The resolution does urge lawmakers to pass the budget promoted and passed by Republican lawmakers rather than to compromise and find a solution that would allow the state to expand Medicaid, as Gov. Roy Cooper and Democrats in the General Assembly would prefer. But Kotis said that’s because the proposed budget is very advantageous to the university system and it’s not clear what a different budget would mean for the system.

“This one happens to favor the university system very well,” Kotis said. “But it’s a budget – it’s about spending money and there’s only finite resources. If you don’t pass this and someone else wants something else, things can shift. If it changes and there are other priorities, I’d hate to see that.”

Kotis said he hopes a Democratic Senator will break with with the party and vote with Republicans to overturn the governor’s veto.

I am hopeful there will be one Senator out there that puts the budget over politics and supports the university,” Kotis siad. “Maybe that’s because I’m more of a Maverick and I break ranks every day. But this is important for the university and impacts so many areas throughout the state. There are so many wonderful things for so many areas and so much that will be hurt if we don’t pass it. So I would hope there would be one person.”

Courts & the Law, Defending Democracy, News

A “Raise the Age” breakdown by districts across the state

North Carolina officially implemented Raise the Age legislation Dec. 1, 2019 — the change in law means that most 16- and 17-year-olds no longer have to go through the adult criminal justice system and anyone under the age of 18 no longer goes to adult jail.

The Department of Public Safety’s Juvenile Justice division has been hard at work making sure law enforcement, court staff and stakeholders are updated about how the change is coming along. Part of its implementation process involves keeping close track of the numbers — how many Raise the Age complaints are made, how many juveniles are detained, and at some point, trying to figure out the rate of recidivism.

The first set of numbers associated with the new law was released earlier this month at the Juvenile Jurisdiction Advisory Committee meeting as part of an initial interim report to lawmakers about Raise the Age.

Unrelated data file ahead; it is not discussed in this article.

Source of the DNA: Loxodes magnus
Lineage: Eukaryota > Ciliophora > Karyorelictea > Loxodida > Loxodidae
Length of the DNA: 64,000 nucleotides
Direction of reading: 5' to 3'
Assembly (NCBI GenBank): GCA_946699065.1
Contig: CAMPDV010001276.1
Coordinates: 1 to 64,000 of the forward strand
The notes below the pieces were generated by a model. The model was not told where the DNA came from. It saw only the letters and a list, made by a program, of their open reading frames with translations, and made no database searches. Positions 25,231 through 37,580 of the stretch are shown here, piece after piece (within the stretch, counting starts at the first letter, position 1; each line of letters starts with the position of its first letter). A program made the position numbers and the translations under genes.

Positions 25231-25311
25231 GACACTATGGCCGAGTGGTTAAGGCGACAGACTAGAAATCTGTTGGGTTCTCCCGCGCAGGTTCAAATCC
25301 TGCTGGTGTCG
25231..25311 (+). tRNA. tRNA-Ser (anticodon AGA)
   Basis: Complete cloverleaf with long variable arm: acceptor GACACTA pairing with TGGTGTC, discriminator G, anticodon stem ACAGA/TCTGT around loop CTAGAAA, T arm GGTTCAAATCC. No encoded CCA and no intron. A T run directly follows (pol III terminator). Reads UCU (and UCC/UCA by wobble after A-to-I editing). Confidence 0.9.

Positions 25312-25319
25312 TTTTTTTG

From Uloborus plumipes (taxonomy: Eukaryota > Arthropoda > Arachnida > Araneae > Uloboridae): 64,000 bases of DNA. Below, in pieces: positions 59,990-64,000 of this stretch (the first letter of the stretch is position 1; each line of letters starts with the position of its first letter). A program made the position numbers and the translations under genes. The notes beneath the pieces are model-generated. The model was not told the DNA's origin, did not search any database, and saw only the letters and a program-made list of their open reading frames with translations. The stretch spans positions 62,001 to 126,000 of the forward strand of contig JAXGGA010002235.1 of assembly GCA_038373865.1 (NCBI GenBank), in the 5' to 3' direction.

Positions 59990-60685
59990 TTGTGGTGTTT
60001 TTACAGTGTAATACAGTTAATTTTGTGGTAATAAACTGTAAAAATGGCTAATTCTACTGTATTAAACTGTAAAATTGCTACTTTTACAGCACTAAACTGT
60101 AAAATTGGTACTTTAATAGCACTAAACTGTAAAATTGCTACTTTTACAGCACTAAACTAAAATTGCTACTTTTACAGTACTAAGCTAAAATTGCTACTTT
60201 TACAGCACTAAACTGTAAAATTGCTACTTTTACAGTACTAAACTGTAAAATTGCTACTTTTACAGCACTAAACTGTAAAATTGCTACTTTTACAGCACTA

As reported by NC Policy Watch yesterday, so far, the projections the committee made have generally been close to, or a little under, what was expected. It’s a trend Deputy Secretary William Lassiter hopes holds.

The committee projected 1,683 Raise the Age complaints in the month of December – the first month of implementation – but preliminary data shows there were only 407. It was anticipated there would be 60 juveniles detained that first month, and reports show there were 78.

The numbers can and probably will change, after all, investigations are still ongoing. The committee will complete another interim report in May, though, to give lawmakers and the public a more accurate picture of how implementation is taking off.

Check out the table below for a preliminary district breakdown of Raise the Age complaints in December.

Raise the Age complaints by district

The age of juvenile jurisdiction was officially raised as of Dec. 1 to include 16- and 17-year-olds. The following table reflects preliminary data from the month of December in 2019 and shows how many Raise the Age complaints were made to each district in the state. A Raise the Age complaint is defined as complaints received on juveniles ages 16 and 17. The data was provided by the Department of Public Safety's Juvenile Justice division and is current as of Jan. 8, 2020.
District numberNumber of Raise the Age complaints
District 01<5
District 026
District 0312
District 0410
District 05<5
District 06<5
District 0710
District 08<5
District 09<5
District 1024
District 1112
District 12<5
District 13<5
District 149
District 1510
District 166
District 175
District 189
District 1916
District 206
District 215
District 229
District 235
District 24<5
District 25<5
District 2616
District 2716
District 2811
District 2911
District 30<5